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The Japanese Hayabusa 2 probe has begun its long mission to space to bring back a sample of a distant asteroid after a successful launch late Tuesday night (early Wednesday afternoon local time) from Tanegashima Space Center. Its target is an asteroid called 1999 JU3, where it will land and deploy several mobile instruments to break a few pieces off the surface to take home. It's similar to the first Hayabusa mission, which made its rendezvous with the Itokawa asteroid in 2005, 180 million miles from Earth. However, that probe was unable to successfully deploy its lander, though it did bring back to Earth a few specks of material. Hayabusa 2 carries improved landing gadgetry, a more sophisticated lander capsule and several small mobile rover-like devices — as well as an explosive charge designed to make a crater and expose lower layers of the asteroid's surface. An archived live stream of the launch is available on YouTube:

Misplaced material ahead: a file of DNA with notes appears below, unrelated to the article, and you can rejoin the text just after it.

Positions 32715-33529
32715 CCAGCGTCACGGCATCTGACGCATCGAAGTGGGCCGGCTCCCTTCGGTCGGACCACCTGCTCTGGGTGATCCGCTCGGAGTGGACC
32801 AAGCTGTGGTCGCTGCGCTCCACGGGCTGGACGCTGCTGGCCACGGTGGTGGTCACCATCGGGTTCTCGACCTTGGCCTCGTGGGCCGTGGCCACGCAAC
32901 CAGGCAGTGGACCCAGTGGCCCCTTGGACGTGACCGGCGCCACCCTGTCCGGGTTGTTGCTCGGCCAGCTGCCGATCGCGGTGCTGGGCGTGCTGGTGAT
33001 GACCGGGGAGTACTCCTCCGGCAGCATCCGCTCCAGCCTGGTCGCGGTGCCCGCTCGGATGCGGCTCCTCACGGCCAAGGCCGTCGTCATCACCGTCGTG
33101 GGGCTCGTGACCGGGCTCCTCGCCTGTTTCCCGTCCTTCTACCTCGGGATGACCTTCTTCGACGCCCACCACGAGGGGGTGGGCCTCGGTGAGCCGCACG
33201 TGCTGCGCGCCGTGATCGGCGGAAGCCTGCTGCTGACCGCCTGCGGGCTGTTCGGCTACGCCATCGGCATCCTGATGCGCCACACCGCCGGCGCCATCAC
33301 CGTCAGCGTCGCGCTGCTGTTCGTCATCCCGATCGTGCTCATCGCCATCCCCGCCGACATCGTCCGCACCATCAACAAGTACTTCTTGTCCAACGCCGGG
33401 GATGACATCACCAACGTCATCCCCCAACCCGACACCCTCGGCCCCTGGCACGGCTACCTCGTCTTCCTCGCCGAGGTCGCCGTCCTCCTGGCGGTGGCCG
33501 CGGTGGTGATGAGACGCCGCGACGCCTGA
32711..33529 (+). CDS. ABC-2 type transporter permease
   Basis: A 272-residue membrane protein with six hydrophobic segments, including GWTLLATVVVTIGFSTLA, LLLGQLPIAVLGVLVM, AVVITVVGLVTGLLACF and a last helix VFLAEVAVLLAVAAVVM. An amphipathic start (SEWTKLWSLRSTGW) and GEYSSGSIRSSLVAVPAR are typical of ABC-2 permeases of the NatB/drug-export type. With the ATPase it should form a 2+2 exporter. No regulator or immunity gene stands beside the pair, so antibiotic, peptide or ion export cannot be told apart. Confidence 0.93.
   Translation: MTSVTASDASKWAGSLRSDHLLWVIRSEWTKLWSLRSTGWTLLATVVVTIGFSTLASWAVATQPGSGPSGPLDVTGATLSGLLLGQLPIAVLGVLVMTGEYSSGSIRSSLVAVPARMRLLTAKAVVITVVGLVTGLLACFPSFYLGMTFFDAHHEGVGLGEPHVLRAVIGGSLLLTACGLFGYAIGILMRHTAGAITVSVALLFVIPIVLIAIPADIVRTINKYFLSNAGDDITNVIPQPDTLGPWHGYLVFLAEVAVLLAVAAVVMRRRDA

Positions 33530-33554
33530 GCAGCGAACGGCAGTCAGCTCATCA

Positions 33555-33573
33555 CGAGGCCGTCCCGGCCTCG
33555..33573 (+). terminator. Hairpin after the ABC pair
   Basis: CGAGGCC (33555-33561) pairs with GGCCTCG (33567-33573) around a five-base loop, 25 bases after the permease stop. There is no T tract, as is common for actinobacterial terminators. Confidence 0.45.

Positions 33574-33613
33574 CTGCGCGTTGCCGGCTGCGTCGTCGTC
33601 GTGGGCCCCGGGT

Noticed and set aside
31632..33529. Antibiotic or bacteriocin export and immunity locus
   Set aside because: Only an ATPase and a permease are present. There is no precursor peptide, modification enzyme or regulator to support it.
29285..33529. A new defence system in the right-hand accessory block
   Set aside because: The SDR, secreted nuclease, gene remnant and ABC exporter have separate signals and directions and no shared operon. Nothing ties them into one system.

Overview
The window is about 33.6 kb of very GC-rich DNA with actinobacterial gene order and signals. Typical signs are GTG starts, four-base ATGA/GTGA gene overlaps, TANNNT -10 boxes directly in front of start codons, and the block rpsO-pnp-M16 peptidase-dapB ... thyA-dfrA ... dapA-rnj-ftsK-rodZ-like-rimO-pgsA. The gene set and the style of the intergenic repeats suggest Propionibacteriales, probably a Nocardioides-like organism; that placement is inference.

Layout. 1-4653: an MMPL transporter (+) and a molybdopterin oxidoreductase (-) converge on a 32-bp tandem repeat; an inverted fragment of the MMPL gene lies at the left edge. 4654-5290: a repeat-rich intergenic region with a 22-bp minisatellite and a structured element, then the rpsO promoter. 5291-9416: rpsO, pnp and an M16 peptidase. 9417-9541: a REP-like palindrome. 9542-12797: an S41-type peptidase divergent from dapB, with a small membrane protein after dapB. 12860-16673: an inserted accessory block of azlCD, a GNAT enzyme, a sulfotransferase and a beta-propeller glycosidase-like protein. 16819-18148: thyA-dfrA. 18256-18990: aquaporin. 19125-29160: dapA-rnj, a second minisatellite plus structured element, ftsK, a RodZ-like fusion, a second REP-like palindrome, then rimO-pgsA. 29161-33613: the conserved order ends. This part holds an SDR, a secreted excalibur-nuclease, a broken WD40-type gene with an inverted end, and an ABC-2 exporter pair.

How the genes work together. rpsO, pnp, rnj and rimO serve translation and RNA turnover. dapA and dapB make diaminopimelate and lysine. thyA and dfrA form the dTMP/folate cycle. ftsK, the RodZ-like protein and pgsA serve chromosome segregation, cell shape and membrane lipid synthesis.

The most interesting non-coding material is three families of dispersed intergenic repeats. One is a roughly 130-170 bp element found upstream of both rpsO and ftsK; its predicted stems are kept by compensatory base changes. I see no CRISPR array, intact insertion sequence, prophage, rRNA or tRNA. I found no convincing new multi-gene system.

The mission is very ambitious, but it'll take some time: Hayabusa 2 won't even enter the asteroid's orbit until 2018, at which point it will float and observe for a full year and a half. After carrying out its mission, it'll start the 4-year return journey in 2020.



—Devin Coldewey